In The UK Regional-National Economic Problem: Geography, Globalisation and Governance, Philip McCann analyses growing economic disparity across the UK regions, including the North-South divide, challenging many of the key assumptions that have shaped understandings of the UK’s ‘regional problem’. While a dense read, this is a convincing challenge to the dominant orthodoxy on regional development in the UK that John Tomaneyhopes will generate wider debate.
The UK Regional-National Economic Problem: Geography, Globalisation and Governance. Philip McCann. Routledge. 2016.
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The UK Regional-National Economic Problem: Geography, Globalisation and Governance is an important book which brings fresh, well-founded and challenging insights to the UK regional problem. It synthesises much existing literature and analyses data from an array of sources using a range of analytical techniques to set the UK case in comparative perspective. It questions the ruling popular orthodoxies in UK urban and regional policy and their underpinning theories. It is also especially timely in light of the recent UK referendum on EU membership. One of the most striking features of the Leave vote was its geography, leading to discussion about the extent to which it reflected the geography of regional ‘winners’ and ‘losers’ in relation to recent social and economic changes, highlighting the political salience of this book.
The ruling orthodoxy draws on axioms of the new urban economics and series of (not always consistent) policy shibboleths that stress how agglomeration processes and urban density create spillovers that are the chief source of productivity growth. In this orthodoxy, London is an exemplar that other UK cities should emulate. Urban areas, it is stated, are growing faster than their hinterlands, but need to grow faster to contribute to rebalancing the UK’s economic geography. Policy has become focused on this objective, most notably by loosening land-use planning regulations, promoting metro-mayors and ad hoc City and Devolution Deals.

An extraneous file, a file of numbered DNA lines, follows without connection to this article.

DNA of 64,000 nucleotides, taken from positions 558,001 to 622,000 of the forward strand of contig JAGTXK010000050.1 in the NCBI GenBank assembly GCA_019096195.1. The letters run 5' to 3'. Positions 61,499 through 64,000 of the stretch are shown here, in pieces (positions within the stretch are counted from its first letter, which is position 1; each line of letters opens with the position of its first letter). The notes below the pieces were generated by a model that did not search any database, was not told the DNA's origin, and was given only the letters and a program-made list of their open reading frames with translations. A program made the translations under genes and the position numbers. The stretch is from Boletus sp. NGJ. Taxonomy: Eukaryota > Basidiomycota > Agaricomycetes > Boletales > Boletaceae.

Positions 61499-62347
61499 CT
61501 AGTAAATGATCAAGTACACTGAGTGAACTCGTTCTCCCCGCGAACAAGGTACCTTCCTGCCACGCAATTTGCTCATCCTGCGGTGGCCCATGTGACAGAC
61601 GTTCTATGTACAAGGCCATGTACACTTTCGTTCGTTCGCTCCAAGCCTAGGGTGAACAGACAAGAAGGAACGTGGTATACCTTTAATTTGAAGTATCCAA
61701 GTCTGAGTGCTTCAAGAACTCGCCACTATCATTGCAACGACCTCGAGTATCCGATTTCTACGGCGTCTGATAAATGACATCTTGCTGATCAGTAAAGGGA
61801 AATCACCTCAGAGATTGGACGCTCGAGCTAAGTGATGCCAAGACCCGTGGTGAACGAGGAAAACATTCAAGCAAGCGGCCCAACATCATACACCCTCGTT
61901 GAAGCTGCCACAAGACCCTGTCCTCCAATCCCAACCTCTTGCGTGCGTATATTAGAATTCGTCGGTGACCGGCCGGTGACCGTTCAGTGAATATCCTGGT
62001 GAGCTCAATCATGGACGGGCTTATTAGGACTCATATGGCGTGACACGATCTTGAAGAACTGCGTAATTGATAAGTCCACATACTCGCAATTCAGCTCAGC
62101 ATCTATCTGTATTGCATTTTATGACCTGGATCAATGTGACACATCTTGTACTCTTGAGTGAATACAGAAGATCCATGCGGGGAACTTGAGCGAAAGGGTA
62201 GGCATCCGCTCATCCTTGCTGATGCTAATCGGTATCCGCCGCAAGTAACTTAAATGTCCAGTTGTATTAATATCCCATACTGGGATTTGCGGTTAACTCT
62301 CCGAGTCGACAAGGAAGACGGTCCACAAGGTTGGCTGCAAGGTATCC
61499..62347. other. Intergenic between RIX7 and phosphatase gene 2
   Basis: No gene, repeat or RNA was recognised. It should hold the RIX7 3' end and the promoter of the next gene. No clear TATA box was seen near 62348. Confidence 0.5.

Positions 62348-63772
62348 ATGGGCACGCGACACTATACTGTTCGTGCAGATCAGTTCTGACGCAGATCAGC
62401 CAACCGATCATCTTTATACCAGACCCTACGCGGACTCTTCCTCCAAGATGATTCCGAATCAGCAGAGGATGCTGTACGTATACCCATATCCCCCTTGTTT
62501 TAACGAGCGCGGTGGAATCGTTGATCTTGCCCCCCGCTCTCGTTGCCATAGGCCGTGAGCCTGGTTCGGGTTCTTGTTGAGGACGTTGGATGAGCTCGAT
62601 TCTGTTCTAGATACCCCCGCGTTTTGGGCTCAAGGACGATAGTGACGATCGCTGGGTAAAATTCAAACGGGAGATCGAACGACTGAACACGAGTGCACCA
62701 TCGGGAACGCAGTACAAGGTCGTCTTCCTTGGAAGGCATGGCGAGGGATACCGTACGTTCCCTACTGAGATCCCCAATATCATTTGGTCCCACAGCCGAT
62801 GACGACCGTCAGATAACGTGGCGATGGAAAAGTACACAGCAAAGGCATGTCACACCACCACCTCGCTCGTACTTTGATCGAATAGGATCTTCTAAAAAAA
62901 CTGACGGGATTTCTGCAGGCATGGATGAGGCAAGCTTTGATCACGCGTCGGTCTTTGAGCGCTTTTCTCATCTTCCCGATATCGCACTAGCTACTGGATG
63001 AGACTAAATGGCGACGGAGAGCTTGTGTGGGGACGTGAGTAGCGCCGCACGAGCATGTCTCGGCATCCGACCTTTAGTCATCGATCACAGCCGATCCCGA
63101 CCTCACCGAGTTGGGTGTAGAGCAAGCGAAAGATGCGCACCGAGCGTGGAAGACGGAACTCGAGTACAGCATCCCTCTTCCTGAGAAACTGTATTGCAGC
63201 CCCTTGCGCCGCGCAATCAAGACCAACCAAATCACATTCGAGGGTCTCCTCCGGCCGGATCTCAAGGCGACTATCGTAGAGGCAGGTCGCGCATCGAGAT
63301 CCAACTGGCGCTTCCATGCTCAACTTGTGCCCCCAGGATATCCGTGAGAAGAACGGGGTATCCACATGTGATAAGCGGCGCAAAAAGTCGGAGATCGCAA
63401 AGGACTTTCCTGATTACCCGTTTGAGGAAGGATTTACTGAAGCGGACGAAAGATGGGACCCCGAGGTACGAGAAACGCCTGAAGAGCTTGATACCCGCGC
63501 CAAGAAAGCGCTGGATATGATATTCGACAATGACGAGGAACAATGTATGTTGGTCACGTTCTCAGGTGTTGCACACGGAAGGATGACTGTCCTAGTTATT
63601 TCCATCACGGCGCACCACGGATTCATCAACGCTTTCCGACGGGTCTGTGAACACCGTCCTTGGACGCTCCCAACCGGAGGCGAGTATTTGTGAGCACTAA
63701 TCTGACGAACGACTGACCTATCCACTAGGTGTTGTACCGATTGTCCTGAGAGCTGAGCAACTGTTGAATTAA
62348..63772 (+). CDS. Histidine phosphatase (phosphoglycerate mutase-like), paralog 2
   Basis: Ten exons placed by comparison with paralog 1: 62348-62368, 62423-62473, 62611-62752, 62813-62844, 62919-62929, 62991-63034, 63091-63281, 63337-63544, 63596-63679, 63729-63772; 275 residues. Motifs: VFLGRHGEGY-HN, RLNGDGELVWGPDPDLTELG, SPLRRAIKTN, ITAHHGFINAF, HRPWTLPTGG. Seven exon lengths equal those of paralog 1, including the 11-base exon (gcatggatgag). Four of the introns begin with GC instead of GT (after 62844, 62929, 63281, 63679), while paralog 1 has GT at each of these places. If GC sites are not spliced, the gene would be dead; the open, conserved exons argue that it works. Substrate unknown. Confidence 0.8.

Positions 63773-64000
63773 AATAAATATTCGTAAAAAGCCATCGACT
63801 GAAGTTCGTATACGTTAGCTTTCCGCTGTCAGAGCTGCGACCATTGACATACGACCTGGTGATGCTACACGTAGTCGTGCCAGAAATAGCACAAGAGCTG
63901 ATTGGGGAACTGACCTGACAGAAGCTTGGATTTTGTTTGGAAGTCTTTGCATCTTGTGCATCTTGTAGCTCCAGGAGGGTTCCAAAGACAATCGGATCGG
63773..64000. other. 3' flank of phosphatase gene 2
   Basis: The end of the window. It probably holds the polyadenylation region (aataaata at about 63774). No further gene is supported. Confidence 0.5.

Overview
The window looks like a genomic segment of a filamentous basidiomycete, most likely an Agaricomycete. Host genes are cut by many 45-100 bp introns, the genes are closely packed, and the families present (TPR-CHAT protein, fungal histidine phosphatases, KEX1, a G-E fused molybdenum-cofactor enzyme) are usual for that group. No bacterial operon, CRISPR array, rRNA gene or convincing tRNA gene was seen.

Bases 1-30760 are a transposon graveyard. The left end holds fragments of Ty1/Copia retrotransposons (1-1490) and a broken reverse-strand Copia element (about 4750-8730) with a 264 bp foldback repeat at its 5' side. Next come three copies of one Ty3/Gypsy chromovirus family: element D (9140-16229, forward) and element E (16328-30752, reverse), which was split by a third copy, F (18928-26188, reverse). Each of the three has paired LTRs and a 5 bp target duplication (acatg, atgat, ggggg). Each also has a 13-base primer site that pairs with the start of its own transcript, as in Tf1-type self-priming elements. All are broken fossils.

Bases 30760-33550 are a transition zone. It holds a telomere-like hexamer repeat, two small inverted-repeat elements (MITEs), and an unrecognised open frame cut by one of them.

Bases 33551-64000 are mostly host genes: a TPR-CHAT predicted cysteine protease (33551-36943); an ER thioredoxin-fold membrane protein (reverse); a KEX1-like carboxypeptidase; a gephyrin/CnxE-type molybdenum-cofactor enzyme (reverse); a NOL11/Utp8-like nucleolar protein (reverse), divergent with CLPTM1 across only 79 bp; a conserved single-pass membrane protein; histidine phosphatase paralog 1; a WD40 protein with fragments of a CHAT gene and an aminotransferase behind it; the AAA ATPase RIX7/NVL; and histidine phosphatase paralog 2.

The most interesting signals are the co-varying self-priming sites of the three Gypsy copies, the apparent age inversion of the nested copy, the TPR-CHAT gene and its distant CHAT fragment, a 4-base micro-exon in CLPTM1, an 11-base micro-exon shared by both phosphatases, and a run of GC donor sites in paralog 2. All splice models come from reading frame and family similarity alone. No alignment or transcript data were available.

McCann’s evidence challenges most of these axioms. Relying heavily on the OECD’s statistical database and examining the last thirty years, Chapter Two shows that regional inequalities in the UK are especially large by international standards. Regions outside of London and the South have productivity levels akin to poor regions in Central and Eastern Europe or the US South. Moreover, disparities are growing. Only Scotland, outside of London and the South, has performed relatively strongly. The UK economy’s poor recent productivity performance has vexed policymakers, and McCann argues convincingly that it is largely an urban and regional problem. London’s economic performance contributes to national averages that disguise the weaknesses in other regions. There is little evidence that other regions benefit from London’s growth. Instead, fortuitously capturing the benefits of globalisation through its specialisation in financial services, the attraction of multinational companies, foreign direct investment and international migrants, London has ‘decoupled’ itself from the rest of the UK economy.
Image Credit: The Baltic Flour Mill, River Tyne, Newcastle upon Tyne (Jimmy McIntyre CC2.0)
Chapter Three suggests that the performance of cities is crucially dependent on the performance of the region in which they are located. Cities in the South of England (and Scotland) have tended to grow above the national average, while cities in the North grew slower than the national average. Cities do not exhibit the productivity premiums that the orthodoxy claims. This suggests that the urban problem on which policymakers are currently fixated is best understood as a manifestation of the broader regional problem. This argument is linked to the growing and increasingly persuasive literature from the OECD and IMF, among others, stating that inequality is the cause of slow growth rather than its outcome. What the orthodoxy identifies as the causes of changes, McCann often sees as the outcome of other, deeper processes.